[5]   Wegian, F.M. (2010) Effects of Seawater for Mixing and Curing on Structural Concrete. The IES Journal Part A: Civil & Structural Engineering, 3, 235-243.

[6]   Kumbhar, P.D. and Murnal, P.B. (2012) Assessment of Suitability of Existing Mix Design Methods of Normal Concrete for Designing High Performance Concrete. International Journal of Civil and Structural Engineering, 3, 158-167.

[7]   Marthoga, C. (2015) Effects of PET Fibre Arrangement and Dimensions on Mechanical Properties of Concrete. The IES Journal Part A: Civil & Structural Engineering, 8, 111-120.

[8]   Ngugi, H.N., Mutuku, R.N. and Gariy, Z.A. (2014) Effects of Sand Quality on Compressive Strength of Concrete: A Case of Nairobi County and Its Environs, Kenya. Open Journal of Civil Engineering, 4, 255-273.

[9]   Maciulaitis, R., Vaiciene, M. and Zurauskiene, R. (2009) The Effects of Concrete Composition and Aggregates Properties on Performance of Concrete. Journal of Civil Engineering and Management, 15, 317-324.

[10]   Ahmad, S. (2007) Optimum Concrete Mixture Design Using Locally Available Ingredients. The Arabian Journal of Science and Engineering, 31, 27-33.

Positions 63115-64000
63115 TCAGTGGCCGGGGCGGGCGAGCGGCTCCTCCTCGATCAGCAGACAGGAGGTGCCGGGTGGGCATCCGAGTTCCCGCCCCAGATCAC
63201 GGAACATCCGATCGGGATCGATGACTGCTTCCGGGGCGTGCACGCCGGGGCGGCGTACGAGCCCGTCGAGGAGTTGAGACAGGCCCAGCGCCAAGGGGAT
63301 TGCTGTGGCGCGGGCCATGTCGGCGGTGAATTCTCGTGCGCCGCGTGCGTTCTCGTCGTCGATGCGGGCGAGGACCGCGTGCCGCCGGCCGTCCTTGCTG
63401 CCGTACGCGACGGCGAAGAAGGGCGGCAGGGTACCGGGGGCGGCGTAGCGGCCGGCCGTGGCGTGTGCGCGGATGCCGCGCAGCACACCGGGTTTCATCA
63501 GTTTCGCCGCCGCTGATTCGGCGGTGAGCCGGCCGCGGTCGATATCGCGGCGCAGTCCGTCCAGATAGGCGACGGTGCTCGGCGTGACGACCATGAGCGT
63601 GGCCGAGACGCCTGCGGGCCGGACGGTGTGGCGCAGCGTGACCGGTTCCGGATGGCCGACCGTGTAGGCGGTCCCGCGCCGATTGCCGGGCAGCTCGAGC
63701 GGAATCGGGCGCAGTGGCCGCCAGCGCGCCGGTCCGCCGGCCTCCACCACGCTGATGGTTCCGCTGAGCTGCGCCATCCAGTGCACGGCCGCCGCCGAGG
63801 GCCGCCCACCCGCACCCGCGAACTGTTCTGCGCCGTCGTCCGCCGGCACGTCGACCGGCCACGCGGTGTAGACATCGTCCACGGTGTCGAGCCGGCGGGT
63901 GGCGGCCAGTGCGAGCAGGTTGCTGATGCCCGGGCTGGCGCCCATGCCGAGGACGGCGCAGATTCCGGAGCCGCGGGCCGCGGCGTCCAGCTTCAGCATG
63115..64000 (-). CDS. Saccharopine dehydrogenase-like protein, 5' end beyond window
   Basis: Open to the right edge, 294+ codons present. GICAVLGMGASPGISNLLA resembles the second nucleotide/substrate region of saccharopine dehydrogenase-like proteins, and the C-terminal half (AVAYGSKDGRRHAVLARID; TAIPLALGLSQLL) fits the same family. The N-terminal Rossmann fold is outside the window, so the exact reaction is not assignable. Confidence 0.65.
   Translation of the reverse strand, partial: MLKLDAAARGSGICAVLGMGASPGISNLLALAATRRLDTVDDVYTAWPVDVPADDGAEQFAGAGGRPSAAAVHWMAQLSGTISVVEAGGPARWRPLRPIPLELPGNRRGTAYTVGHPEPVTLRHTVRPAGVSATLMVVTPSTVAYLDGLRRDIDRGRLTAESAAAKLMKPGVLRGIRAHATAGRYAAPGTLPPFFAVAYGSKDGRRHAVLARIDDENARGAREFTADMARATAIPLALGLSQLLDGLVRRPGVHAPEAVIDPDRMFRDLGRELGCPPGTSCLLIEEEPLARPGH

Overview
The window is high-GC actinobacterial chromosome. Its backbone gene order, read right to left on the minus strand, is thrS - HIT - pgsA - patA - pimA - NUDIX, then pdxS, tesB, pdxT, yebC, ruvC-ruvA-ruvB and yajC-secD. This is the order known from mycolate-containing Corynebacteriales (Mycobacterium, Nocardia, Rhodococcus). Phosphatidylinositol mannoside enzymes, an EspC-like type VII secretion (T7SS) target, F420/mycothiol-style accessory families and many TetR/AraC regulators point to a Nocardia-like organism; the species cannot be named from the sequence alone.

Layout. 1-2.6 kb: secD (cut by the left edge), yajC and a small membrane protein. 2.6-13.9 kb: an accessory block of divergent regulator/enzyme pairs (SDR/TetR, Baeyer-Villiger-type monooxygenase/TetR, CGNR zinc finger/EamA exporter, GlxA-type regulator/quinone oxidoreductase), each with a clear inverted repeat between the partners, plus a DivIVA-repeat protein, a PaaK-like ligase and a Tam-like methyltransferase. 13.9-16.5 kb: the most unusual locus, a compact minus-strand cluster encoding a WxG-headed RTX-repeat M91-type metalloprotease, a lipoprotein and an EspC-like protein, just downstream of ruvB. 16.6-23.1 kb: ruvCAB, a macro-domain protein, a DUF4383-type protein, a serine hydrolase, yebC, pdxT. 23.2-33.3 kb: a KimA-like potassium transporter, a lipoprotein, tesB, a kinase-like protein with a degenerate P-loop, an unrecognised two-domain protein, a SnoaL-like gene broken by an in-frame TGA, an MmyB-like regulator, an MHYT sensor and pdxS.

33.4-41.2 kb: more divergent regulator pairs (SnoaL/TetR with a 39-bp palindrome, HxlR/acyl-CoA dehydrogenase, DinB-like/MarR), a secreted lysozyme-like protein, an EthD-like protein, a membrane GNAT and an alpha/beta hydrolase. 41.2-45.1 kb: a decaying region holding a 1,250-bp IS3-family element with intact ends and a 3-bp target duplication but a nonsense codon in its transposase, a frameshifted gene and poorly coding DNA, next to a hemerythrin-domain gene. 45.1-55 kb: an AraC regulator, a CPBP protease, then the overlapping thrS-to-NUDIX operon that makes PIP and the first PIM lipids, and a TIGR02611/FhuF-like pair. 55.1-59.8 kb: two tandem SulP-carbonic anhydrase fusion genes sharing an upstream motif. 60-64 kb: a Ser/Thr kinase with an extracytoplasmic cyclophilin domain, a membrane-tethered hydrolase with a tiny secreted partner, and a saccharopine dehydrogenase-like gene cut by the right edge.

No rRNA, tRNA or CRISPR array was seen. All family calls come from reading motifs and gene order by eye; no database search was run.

[11]   Oyawa, W.O., Githimba, N.K and Mang’urio, G.N. (2016) Structural Response of Composite Concrete Filled Plastic Tubes in Compression. Steel and Composite Structures, 21, 589-604.

[12]   Adewole, K.K., Ajagbe, W.O. and Arasi, I.A. (2015) Determination of Appropriate Mix Ratios for Concrete Grades Using Nigerian Cements. Leonardo Electronic Journal of Practices and Technologies, 26, 79-88.

[13]   Kiattikomol, K., Jaturapitakkul, C. and Tangpagasit, J. (2000) Effect of Insoluble Residue on Properties of Portland Cement. Cement and Concrete Research, 30, 1209-1214.

[14]   Mohamed, M.J. (2013) Effect of Curing Method and Insoluble Residue in Cement on the Compressive Strength of Portland Cement Mortar. Al-Qadisiya Journal for Engineering Sciences, 6, 74-80.

[15]   Dhir, R.K., Limbachiya, M.C., Mc Carthy, M.J. and Chaipanic, A. (2007) Evaluation of Portland Limestone Cements for Use in Concrete Construction. Materials and Structures, 40, 459-473.

[16]   Ghrici, M., Kenai, S. and Meziane, E. (2006) Mechanical and Durability Properties of Cement Mortar with Algerian Natural Pozzolana. Journal of Materials Science, 41, 6965-6972.

[17]   Muller, C. (2012), Use of Cement in Concrete According to European Standard EN 206-1. Housing and Building National Research Center HBRC Journal, 8, 1-7.

[18]   Alp, I., Deveci, H., Sungun, Y.H., Yilmaz, A.O., Kesimal, A. and Yilmaz, E. (2009) Pozzolanic Charracteristic of Natural Raw Material for Use in Blended Cements. Iranian Journal of Science and Technology. Transaction B, Engineering, 33, 291-300.